In the conversation I had with the woman who was wondering if she had missed something in her conversion, I observed that her faith in Jesus seemed very solid to me. I asked her how that came to be. She told me about a summer when she came to have this firm sense of Jesus’ love and the peace she had in trusting in him. It was that summer that she found the unshakeable certainty of the love of Jesus.

I smiled when she recounted this story and told her she was more Methodist than she knew. That assurance of her salvation and the dissolving of her doubt was her Aldersgate. It is something the Holy Spirit will do for all believers, and something Methodist preachers should encourage Christians to seek, anticipate, and expect.

Going on to Perfection

The most controversial convictions of John Wesley’s teachings was a natural extension of his insistence that all the commands of God in Scripture are “covered promises.” In other words, God never commands us to do a thing that he will not also give us the grace to do. So, when God calls us to be as merciful as our Father in heaven is merciful, this is not an impossible hurdle for us to clear. It is a promise that if we seek it, God will give us the grace to become truly merciful.

Likewise, when God calls us to love God with all our soul, to love each other, to have the mind that was in Christ Jesus, he is also promising to work within us by the transforming power of the Holy Spirit and the sanctifying grace of God to become what he commands us to be.

In some Christian traditions, the Sermon on the Mount is taught as a tool God uses to crush our self-righteousness. We hear the commands of Christ in the sermon and — if we are honest — acknowledge that we are never going to be that good and so are driven to seek forgiveness for the sinful nature that we are powerless to rise above.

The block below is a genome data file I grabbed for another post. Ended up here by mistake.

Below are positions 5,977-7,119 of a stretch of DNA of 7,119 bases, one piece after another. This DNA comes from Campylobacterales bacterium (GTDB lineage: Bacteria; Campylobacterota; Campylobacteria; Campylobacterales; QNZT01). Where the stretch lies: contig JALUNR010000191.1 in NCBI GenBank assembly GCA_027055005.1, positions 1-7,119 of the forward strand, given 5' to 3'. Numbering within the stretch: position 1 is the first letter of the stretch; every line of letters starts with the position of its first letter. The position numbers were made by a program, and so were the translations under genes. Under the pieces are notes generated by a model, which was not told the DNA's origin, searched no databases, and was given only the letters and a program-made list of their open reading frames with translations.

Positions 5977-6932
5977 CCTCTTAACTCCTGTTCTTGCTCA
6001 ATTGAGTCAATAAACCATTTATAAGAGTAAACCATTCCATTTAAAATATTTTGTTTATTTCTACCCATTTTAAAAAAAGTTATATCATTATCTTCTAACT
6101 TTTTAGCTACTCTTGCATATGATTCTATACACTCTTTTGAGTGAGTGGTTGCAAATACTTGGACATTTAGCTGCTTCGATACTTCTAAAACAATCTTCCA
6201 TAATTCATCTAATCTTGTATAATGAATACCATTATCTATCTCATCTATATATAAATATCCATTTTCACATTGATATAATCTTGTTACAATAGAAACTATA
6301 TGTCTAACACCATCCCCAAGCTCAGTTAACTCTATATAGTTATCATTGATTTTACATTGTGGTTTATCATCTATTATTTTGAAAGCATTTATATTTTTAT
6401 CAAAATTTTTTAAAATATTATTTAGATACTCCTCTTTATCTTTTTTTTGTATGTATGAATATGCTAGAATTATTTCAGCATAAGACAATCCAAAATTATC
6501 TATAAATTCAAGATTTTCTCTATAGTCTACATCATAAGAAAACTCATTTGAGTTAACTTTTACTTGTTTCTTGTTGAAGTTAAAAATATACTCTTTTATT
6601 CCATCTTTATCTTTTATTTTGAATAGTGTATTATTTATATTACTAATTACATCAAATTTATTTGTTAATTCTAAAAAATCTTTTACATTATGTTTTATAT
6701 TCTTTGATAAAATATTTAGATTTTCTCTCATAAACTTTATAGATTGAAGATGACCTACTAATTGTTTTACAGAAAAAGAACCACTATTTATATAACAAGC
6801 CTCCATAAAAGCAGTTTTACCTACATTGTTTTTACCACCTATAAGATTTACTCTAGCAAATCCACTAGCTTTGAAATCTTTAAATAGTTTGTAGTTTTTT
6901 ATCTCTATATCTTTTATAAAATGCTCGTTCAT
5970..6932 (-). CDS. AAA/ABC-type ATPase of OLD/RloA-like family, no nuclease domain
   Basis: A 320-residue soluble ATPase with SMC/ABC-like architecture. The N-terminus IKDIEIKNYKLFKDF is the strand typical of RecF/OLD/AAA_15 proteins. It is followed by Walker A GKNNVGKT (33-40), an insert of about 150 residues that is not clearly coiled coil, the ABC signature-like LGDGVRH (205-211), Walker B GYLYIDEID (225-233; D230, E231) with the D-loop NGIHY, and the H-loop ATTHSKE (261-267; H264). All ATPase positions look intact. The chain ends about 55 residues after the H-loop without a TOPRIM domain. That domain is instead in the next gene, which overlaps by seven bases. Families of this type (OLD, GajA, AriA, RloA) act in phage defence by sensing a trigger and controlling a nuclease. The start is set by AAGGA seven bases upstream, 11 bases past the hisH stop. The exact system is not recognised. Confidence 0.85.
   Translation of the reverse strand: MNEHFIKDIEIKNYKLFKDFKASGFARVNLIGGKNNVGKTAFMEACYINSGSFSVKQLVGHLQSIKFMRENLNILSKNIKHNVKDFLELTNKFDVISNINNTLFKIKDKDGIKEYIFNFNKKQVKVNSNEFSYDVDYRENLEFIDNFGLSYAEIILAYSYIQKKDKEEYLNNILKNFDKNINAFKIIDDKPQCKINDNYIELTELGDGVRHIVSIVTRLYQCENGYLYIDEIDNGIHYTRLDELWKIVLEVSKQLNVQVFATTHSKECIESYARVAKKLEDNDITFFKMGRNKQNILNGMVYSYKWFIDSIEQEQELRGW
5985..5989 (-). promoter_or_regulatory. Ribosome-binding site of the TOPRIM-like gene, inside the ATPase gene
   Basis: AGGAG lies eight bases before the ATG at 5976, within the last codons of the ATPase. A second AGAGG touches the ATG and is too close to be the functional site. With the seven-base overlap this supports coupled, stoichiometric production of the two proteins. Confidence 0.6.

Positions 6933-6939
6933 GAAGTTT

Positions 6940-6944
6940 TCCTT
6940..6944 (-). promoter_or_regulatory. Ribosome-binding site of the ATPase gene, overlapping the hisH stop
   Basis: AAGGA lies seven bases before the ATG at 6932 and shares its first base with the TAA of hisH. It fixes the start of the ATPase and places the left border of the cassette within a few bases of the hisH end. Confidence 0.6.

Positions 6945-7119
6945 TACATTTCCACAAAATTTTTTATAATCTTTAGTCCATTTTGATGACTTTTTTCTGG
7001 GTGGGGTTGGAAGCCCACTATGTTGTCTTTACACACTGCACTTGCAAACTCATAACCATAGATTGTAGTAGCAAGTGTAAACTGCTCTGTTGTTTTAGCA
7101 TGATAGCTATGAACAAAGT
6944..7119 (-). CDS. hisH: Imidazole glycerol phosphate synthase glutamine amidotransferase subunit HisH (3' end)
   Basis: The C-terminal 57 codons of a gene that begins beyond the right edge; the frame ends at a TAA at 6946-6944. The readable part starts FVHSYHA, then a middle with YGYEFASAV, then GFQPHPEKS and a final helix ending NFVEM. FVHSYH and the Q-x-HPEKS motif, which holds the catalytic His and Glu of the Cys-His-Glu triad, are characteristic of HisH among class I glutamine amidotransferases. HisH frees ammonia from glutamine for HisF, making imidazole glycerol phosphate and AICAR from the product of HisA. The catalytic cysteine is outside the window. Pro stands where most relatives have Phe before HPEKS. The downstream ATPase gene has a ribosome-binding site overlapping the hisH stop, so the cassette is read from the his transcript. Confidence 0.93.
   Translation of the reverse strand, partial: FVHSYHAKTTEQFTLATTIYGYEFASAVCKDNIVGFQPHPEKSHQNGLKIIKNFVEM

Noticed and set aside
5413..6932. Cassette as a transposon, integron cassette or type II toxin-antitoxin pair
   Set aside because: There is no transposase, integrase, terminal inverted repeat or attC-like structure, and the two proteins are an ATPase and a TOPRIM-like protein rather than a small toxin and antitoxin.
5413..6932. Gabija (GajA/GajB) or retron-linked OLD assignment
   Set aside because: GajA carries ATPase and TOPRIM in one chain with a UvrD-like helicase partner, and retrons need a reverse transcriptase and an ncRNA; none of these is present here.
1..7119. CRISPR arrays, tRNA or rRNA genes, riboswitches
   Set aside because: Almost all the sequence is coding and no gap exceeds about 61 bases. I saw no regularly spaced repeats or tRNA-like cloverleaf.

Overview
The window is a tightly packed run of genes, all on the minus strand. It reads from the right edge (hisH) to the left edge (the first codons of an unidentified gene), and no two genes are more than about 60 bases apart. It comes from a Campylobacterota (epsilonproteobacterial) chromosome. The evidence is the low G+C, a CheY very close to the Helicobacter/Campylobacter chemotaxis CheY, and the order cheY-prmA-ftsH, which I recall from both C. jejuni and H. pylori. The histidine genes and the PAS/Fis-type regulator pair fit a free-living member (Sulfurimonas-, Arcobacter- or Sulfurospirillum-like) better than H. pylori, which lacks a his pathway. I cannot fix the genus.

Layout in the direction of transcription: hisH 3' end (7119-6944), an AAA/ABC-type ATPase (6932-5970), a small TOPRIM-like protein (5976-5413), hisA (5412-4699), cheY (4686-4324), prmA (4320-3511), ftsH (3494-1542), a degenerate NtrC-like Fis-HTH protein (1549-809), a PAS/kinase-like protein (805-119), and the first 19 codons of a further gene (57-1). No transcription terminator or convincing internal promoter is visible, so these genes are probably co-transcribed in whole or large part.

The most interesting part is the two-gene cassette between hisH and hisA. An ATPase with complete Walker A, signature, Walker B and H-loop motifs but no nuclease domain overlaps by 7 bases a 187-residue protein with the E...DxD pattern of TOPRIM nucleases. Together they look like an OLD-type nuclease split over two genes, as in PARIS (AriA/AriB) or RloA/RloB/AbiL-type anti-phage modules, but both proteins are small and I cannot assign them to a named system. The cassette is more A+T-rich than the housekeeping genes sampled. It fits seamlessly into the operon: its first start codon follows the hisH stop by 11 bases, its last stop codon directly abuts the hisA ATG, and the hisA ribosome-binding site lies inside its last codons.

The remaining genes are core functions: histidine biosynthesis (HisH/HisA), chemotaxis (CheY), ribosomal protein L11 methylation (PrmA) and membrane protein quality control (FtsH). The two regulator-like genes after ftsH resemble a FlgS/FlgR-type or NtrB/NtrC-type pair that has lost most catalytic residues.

Methodists also believe that we are powerless, on our own, to rise above our sinful nature. But we believe that what is impossible for us is possible for God. When Jesus calls us to love perfectly and completely, he is also offering us the grace to do so, if we lean into that grace and cooperate with the work of the Holy Spirit within us. We will never be free of temptation, but in Jesus Christ we have the power to overcome what once held us fast in chains.

Methodist preaching gave rise to the holiness movements and pentecostalism precisely because it took on faith the idea that God really does intend to restore us by the power of the Holy Spirit. We believe that the Spirit is active right now and the grace of God is capable of doing within us what we would never be able to do on our own.

When I attend non-Methodist churches, I sometimes hear some of our hymns sung in worship. I always take a small bit of joy that our gift to the church universal is music. It can also be a time that reminds me of how we Methodists do have our own place within the wider church. I recall a non-Methodist worship service that concluded with the hymn “Love Divine, All Loves Exceling,” but it changed the words of the final verse. In that verse, we speak of God bring us into the full image of Christ, in which we were first made. It is a joyous verse, but one that must have rubbed our brothers and sisters in a related tradition as fanciful or just plain wrong. I don’t remember exactly the words that they sang that day, but I will conclude this post with the words as they appear in our hymnal, a confident plea that God do what he has promised he will do with us.

Finish then, thy new creation,
Pure and spotless, let us be.
Let us see thy great salvation
Perfectly restored in thee.
Changed from glory into glory
Til in heaven we take place,
Til we cast our crowns before thee,
Lost in wonder, love, and praise.


* We may quibble that a scene about an exorcism is not exactly an good example of what happens in our conversion, the line from that show has powerful resonance in evangelical imagination, so much so that this one scene has become the inspiration for a song by a popular Christian recording artist.